You’ve sent numerous emails, you’ve pitched to the best of your abilities, you’ve even followed up with phone calls BUT you still seem to be getting nowhere with that PR person or Tourist Board representative. You may have even already featured their client in an article or blog post but now the conversation has suddenly gone quiet. Why?
Unfortunately there are usually a number of reasons why you are not getting the results you had hoped for – all of which I plan to tell you about in my TBEX speaker session. Working as a travel PR, with a background in journalism and publishing, I am lucky to have stood on both sides of the fence when it comes to media/PR relationships.
Let’s begin with the obvious – first impressions count! Travel PRs receive numerous media requests and pitches on a daily basis so you need to make sure that you spark their interest and stand out from the crowd. Saying that, standing out from the crowd is only beneficial if it is in a positive way.
In the case of Travel PRs and Tourist Boards the first impression normally IS the last impression.
Travel PR’s are somewhat like elephants – they never forget and they have long memories so make sure your first encounter is a positive one.
Here are some tips on how to ensure you are remembered for the right reasons:
1. Manners cost nothing – Be polite and courteous. It will stand to you.
2. Do your research – know our clients and how we work.
3. Be pitch perfect – have your pitch prepared and ready. This is guaranteed to impress.
Once you have passed this first hurdle and built a relationship you then need to make sure you maintain it. Having a good working relationship with Travel PRs and Tourist Boards is essential as it will ensure the following:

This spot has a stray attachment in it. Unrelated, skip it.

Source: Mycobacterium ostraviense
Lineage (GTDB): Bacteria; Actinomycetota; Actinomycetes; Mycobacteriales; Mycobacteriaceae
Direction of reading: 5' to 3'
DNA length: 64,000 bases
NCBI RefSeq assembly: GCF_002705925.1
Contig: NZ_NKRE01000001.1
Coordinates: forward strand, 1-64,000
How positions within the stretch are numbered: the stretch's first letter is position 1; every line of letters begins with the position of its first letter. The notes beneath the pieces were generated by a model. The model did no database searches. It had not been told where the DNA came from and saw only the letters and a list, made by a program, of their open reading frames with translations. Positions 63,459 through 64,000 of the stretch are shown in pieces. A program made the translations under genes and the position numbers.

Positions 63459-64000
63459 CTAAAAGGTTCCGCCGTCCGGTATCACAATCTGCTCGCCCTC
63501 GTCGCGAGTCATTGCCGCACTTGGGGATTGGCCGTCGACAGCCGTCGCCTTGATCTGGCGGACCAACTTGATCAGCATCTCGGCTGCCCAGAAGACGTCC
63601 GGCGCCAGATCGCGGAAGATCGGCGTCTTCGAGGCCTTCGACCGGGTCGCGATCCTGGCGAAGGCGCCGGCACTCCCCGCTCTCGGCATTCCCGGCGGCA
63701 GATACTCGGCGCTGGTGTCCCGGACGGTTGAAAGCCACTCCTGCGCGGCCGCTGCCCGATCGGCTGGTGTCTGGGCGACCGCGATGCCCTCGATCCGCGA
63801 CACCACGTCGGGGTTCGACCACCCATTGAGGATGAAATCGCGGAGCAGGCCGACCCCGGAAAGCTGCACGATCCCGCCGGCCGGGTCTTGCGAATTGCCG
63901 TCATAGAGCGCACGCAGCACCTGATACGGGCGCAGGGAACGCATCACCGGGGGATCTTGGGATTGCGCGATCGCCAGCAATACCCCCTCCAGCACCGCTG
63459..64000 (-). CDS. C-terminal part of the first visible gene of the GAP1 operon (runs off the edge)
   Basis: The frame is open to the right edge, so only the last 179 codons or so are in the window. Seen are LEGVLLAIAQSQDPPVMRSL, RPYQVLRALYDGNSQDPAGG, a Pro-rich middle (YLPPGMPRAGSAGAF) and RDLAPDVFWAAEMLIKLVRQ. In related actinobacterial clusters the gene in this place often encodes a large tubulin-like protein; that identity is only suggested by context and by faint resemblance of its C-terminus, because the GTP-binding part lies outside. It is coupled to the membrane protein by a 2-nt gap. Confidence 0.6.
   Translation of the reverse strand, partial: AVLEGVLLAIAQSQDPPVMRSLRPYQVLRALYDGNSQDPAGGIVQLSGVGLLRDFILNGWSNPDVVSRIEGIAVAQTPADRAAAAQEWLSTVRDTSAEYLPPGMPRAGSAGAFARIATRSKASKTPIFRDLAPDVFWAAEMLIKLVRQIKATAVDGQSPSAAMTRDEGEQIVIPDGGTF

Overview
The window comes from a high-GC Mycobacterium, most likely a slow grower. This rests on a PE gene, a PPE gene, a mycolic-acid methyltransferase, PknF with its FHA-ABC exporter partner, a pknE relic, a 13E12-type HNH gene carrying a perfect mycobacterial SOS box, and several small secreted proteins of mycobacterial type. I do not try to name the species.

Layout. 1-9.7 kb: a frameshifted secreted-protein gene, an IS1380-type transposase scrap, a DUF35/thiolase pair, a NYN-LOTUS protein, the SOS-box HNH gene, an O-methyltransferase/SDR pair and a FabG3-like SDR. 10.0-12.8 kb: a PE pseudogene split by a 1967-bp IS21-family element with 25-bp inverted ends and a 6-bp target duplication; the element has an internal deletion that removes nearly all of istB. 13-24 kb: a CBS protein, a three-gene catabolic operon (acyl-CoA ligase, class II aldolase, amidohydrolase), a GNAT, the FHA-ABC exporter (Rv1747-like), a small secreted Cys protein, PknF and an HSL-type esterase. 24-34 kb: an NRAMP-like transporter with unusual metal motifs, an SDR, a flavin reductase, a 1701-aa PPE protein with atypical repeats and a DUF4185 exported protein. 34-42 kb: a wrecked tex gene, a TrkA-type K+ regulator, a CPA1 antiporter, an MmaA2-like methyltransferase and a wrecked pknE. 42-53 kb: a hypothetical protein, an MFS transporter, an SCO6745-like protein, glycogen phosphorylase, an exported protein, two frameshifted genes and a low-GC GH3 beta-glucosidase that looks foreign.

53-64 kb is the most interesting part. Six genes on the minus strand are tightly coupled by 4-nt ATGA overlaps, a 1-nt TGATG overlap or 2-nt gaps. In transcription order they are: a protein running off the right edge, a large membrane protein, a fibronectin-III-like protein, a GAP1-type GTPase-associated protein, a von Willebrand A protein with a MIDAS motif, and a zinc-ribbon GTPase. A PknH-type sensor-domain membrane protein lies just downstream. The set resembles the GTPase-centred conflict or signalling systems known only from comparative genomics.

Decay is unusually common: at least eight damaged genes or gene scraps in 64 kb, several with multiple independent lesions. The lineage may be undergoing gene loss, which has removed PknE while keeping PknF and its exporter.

1. Invites are being sent for a press trip to a far off location. Travel PRs and Tourist Boards are likely to think of people that they know and have had positive experiences with – make sure you are one of them!
2. Media outlets often liaise with PRs when they are in need of a travel specific journalist for a feature, TV slot or radio interview – if you have impressed in the past then they are sure to recommend you.
3. Need a favour? You’ll be in luck, but only if you have built up a good relationship.
Yes I know, it’s all well and good knowing how to maintain this working relationship – but how do you go about building it? During my speaker session at TBEX Dublin I shared some real-life examples with the audience of good and bad approaches and dealings between media and Travel PRs and Tourist Boards - have a look through this presentation to find out more.